The French Data Protection Authority (CNIL) has issued a working document setting out its recommendations to companies contemplating the use of cloud computing services. This is in part the result of a public consultation carried out by the CNIL from October to December 2011. The guidance includes a checklist applicable to both private and public clouds with seven key steps, summarized below, to be followed by cloud customers:
1. Identify the types of data and the data processing that could go to a cloud provider, particularly focusing on personal data, sensitive personal data (as defined by the 95/46 EC Directive) as well as data that are strategic for the customer. The purpose of this identification phase is to determine whether certain data should be subject to additional safeguards when being processed by the cloud provider or should simply be excluded from the cloud services (e.g. under French law, only approved providers may store health-related data).
2. Determine security requirements from a legal (e.g. localization of the data), technical (e.g. interoperability with the existing system) and practical (e.g. reversibility and data portability) standpoint. The purpose of this exercise is to collate the information needed to benchmark the services provided by different cloud providers so as to choose the one with security levels that meet your needs.
3. Undertake a risk analysis so as to ensure an adequate level of security. The CNIL points out that the main risks for a cloud customer include loss of control over the data processing, technological dependency, unauthorized access, access requests by foreign authorities, availability issues and disappearance of the provider (e.g. through insolvency). The CNIL recommends that, where applicable, such risks be addressed in the contract entered into between the customer and provider and be subject, for some, to contractual penalties.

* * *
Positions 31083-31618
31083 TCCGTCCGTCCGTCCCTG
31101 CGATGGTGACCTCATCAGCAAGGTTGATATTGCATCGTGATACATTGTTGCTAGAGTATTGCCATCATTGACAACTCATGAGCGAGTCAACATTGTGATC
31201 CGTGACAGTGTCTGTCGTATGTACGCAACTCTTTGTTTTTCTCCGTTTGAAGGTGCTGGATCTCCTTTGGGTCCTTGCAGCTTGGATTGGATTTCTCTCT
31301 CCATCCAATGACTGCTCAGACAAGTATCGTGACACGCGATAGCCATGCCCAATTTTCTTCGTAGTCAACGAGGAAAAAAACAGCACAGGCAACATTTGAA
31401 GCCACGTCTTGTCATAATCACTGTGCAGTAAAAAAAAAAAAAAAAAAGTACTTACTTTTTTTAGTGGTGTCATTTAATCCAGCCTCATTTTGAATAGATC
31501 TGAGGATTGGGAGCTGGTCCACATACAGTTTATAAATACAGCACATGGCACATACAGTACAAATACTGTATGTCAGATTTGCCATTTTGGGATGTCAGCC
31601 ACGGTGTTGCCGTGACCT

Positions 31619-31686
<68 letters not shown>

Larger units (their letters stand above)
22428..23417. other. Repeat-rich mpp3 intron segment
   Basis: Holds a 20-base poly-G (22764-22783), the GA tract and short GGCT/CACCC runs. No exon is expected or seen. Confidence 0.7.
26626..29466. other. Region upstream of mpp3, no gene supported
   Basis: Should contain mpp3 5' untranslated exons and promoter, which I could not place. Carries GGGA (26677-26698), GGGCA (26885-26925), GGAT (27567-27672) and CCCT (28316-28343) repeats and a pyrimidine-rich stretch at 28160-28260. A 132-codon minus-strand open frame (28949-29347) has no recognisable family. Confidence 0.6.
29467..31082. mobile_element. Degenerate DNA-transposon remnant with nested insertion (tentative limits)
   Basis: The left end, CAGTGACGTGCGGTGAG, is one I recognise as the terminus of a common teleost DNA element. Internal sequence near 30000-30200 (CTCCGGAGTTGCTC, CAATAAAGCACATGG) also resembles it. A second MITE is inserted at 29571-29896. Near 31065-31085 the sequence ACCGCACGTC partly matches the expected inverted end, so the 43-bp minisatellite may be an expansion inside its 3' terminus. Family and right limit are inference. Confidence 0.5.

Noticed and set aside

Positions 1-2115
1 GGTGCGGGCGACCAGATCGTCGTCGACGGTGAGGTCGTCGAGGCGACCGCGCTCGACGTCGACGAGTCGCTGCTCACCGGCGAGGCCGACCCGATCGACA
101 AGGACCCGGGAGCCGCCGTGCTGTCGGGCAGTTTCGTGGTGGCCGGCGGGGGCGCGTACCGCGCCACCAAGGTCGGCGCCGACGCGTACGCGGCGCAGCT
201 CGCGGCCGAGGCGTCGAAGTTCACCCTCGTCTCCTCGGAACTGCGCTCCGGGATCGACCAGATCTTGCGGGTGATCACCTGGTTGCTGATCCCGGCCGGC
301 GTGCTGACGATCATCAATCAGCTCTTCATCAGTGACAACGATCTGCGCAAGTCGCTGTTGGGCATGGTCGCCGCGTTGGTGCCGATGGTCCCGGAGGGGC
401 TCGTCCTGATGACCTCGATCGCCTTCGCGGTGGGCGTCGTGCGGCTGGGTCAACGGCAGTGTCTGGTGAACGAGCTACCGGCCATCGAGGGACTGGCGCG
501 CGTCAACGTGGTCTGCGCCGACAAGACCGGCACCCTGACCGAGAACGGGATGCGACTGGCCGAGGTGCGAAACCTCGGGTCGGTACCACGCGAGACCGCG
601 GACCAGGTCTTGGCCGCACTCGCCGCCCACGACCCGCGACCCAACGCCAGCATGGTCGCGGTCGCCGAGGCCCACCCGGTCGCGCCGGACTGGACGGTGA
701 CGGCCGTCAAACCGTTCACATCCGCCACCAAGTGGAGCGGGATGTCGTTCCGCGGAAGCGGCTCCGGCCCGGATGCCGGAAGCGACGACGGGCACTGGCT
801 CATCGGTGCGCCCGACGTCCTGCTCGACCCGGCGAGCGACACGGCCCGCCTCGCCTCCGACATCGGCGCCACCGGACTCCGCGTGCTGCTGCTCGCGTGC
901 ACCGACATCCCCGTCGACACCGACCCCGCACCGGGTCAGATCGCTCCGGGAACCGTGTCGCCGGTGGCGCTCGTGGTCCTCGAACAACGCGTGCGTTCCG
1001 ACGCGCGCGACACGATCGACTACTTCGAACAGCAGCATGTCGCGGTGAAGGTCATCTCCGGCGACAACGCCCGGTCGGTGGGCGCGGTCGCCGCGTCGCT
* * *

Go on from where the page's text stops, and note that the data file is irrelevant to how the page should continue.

4. Identify the right cloud offering (Saas, PaaS, or IaaS, private, public or hybrid cloud solutions) based on the findings and conclusions of steps 1 to 3 above (e.g. public IaaS cloud solution for the website of the company, and private SaaS cloud solution for emails).
5. Choose the right cloud provider with sufficient service level and privacy guarantees. First, this involves determining whether the cloud provider will act as a data processor (with the result that the cloud customer will bear full responsibility for the compliance of the data processing with French law) or as joint data controller. While the CNIL admits that cloud providers should generally be regarded as processors, it states that the provider will be a joint controller if it exclusively determines the technical means, leaving no real leverage for the customer to negotiate them (these considerations are not new — the CNIL had already outlined them in a former recommendation relating to cross-border transfer of data). In cases where the provider acts as joint controller, the CNIL recommends that the customer be responsible for the necessary filing with the CNIL and for providing the data subjects with information notices, while the customer and provider should both be responsible for implementing the confidentiality and security measures. In any event, the CNIL remains at liberty to re-qualify the relationship regardless of what is stated in the contractual provisions. Secondly, the CNIL imposes an obligation to include certain essential elements in the cloud computing contract. For the CNIL, this includes contractual provisions addressing, among other things, how complaints will be dealt with, notification of unauthorized access, a duty of cooperation with the data protection authorities, audit rights, requirements as to the location of the data, SLAs with penalties, etc. The working document contains a list of recommended contractual clauses setting out these essential elements.
6. Revisit customer’s IT security policy in light of the conclusions of the risk analysis conducted in step 3 above.
7. Update the risk analysis regularly.